In your example, both the static and the non-static method are applicable for the target type of the filter method. In this case, you can't use a method reference, because the ambiguity can not be resolved. See §15.13.1 Compile-Time Declaration of a Method Reference for details, in particular the following quote and the examples below:
If the first search produces a static method, and no non-static method is applicable [..], then the compile-time declaration is the result of the first search. Otherwise, if no static method is applicable [..], and the second search produces a non-static method, then the compile-time declaration is the result of the second search. Otherwise, there is no compile-time declaration.
In this case, you can use a lambda expression instead of a method reference:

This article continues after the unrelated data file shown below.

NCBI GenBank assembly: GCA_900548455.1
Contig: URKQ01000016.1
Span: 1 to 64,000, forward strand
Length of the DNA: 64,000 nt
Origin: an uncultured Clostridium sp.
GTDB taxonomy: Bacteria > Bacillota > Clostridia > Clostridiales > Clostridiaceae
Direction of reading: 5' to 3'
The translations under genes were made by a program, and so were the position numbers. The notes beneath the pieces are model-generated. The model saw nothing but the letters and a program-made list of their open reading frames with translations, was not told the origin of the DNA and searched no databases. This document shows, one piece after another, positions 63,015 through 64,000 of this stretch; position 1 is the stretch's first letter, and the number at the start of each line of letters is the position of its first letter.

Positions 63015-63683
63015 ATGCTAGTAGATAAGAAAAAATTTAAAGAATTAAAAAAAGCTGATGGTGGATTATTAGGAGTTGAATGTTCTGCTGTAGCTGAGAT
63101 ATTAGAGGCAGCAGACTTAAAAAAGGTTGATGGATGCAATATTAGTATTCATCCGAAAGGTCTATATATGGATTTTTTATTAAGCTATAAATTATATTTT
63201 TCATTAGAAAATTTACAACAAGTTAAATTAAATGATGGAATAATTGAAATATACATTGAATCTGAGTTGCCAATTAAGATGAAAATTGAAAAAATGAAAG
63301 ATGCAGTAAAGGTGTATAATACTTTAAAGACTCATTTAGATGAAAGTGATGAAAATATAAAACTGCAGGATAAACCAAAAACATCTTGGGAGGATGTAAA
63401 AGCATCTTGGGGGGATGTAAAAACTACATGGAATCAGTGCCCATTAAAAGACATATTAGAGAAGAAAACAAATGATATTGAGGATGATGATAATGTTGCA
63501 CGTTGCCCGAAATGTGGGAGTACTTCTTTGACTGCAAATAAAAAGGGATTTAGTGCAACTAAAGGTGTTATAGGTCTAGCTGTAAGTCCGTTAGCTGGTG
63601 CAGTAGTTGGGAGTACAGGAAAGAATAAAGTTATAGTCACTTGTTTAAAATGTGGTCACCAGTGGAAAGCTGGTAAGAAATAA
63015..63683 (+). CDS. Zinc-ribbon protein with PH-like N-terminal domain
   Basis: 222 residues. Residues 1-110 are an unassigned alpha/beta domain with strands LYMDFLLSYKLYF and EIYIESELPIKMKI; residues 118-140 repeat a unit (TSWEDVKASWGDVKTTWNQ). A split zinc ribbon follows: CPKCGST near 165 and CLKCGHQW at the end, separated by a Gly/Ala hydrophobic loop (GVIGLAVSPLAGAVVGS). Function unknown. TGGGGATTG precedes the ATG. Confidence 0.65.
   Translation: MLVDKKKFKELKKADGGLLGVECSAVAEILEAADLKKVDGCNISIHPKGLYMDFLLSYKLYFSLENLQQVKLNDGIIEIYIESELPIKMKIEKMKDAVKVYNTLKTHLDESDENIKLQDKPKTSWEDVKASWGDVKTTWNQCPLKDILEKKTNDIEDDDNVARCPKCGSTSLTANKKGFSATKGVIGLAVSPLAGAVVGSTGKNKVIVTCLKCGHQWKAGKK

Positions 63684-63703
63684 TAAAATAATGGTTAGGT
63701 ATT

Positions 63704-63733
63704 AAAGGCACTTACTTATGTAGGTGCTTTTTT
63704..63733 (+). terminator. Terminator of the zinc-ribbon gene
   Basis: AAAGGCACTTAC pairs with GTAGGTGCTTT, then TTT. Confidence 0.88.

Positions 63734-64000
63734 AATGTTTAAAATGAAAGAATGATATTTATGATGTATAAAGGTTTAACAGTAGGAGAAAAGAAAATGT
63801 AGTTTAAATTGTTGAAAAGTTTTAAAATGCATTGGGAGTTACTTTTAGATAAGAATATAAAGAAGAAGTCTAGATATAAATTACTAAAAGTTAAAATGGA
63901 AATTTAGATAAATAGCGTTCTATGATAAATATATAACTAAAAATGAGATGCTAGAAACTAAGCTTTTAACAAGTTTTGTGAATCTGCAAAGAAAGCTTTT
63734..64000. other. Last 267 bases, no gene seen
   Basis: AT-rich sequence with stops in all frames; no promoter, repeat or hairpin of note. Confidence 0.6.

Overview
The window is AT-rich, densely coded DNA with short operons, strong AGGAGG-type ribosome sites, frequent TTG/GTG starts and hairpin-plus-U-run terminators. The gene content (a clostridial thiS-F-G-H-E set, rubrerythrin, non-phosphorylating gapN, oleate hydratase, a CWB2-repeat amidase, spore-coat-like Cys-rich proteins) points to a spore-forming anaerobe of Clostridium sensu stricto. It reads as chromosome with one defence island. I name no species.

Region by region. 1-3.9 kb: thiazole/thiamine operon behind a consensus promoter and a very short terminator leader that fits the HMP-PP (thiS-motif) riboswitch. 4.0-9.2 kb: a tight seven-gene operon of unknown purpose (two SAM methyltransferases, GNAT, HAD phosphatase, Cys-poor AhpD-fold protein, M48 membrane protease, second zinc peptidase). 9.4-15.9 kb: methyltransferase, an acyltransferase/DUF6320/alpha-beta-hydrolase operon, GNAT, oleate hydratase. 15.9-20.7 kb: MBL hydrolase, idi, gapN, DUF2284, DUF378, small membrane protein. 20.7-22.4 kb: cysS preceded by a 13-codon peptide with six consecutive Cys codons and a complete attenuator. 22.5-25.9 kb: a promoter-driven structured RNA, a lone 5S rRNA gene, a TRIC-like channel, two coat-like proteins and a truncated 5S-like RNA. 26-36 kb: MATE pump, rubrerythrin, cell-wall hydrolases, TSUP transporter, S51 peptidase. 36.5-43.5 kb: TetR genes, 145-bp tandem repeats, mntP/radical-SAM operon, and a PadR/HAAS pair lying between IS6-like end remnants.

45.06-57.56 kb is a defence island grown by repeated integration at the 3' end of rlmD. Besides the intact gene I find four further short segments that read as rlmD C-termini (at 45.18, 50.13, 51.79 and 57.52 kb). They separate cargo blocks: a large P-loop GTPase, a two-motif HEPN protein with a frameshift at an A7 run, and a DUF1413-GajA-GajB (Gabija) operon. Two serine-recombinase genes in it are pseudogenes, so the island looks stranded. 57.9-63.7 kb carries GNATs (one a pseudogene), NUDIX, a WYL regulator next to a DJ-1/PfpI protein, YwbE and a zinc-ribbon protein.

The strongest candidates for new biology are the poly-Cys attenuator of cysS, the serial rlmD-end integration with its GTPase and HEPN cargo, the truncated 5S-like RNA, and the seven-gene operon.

a.stream().filter(item -> A.is(item));
The above rule regarding the search for static and non-static methods is somewhat special, because it doesn't matter, which method is the better fit. Even if the static method would take an Object instead of A, it's still ambiguous. For that reason, I recommend as a general guideline: If there are several methods with the same name in a class (including methods inherited from base classes):
- All methods should have the same access modifiers,
- All methods should have the same final and abstract modifiers,
- And all methods should have the same static modifier